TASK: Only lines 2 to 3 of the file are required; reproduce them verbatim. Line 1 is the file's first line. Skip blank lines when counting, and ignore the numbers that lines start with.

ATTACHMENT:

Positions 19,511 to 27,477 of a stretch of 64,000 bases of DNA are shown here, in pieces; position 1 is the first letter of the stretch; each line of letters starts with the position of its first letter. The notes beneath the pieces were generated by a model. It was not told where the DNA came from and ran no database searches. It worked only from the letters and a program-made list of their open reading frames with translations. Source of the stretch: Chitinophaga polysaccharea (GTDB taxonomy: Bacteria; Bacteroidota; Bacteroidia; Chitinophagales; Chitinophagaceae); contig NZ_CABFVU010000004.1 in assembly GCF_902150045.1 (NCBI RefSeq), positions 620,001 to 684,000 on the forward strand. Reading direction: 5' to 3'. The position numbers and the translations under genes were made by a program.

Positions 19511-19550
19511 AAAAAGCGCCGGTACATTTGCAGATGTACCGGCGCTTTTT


Positions 19511-19550
19511 AAAAAGCGCCGGTACATTTGCAGATGTACCGGCGCTTTTT